Monday, December 20, 2010

Elizabeth Cady Stanton - Gender Wars Radical

LAST TIME: Thomas Paine - Radical of the Revolution

Elizabeth Cady Stanton (1815-1902) is the third of five individuals profiled in Radicals in Their Own Time: Four Hundred Years of Liberty and Equal Justice in America.

Stanton was born during the United States's early decades, an era when women were considered to occupy a "separate sphere" of existence essentially limiting them to activities within the home.  Groomed in her upbringing as daughter of a prominent judge in upstate New York to a conventional life as mother and homemaker, Stanton long endured mocking disdain from countless strangers and even her own father and husband for insisting that women were morally and legally entitled to equal treatment.

Yet with her lifetime of unflinching advocacy for women’s rights - including her two singular landmark creations, the Declaration of Rights and Sentiments for the Seneca Falls Convention of 1848, and the Woman’s Bible in 1896 – Stanton did more than any single person to establish the framework for eventual gender legal equality in the United States (including the “right” to vote, gained some eighteen years after her death with the Nineteenth Amendment in 1920).

Like the other radicals profiled in the book (Roger Williams, Thomas Paine, W. E. B. Du Bois, and Vine Deloria Jr.), Elizabeth Cady Stanton believed that America's constitutional democracy requires a tolerant government. Specifically, Stanton demanded that government replace a legal regime imposing separate, inferior status on women with one that recognizes – or tolerates - the equal legal status of women.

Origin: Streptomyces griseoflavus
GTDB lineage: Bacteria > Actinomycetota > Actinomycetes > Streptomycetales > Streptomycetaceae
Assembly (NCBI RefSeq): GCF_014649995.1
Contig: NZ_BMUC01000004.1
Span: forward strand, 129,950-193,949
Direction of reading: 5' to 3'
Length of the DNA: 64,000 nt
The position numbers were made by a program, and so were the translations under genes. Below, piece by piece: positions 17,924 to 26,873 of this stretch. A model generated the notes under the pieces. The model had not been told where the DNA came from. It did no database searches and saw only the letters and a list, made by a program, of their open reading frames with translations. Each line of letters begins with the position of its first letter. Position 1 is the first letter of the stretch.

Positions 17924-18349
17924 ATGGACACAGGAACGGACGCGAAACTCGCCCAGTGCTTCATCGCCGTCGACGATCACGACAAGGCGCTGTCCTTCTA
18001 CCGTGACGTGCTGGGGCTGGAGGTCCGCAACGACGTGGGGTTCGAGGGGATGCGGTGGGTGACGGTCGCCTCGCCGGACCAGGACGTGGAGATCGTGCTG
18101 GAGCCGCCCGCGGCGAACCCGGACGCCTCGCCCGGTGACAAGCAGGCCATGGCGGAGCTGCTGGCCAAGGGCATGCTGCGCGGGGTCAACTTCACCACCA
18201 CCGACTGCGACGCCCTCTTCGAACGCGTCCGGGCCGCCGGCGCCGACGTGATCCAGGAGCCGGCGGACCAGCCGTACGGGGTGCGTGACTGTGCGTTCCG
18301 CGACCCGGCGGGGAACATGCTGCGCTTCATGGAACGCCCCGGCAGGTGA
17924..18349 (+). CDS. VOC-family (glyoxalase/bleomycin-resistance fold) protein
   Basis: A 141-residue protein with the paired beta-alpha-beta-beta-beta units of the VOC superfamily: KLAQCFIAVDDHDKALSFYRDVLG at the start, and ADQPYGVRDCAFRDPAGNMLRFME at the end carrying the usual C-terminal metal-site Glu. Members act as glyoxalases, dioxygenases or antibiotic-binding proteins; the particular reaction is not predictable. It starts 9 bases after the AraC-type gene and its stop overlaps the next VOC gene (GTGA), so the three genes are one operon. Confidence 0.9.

Also like the others, Stanton too charged that clergy (or, more generally, organized religions) were responsible for much of society’s ills, especially for women. “I now see more clearly than ever, that the arch enemy to women’s freedom skulks behind the altar,” she ruminated in 1886. “No class of men have such power to pervert the religious sentiments and oppress mankind with gloomy superstitions through life and an undefined dread of the unknown after death.” But Stanton was convinced the clergy did not truly speak for the Almighty, reasoning, “I cannot believe that a God of law and order … could have sanctioned a social principle so calamitous in its consequences as investing in one-half the race the absolute control of all the rights of the other.”

To so baldly criticize mainstream Christian orthodoxy at the turn of the twentieth century was too radical even for most women’s rights activists - who distanced themselves from Stanton by issuing a formal censure at the 1896 NAWSA convention, and for decades after her death rendering her persona non grata, even while canonizing her longtime collaborator Susan B. Anthony.

NEXT TIME: W. E. B. Du Bois: Black Activist Radical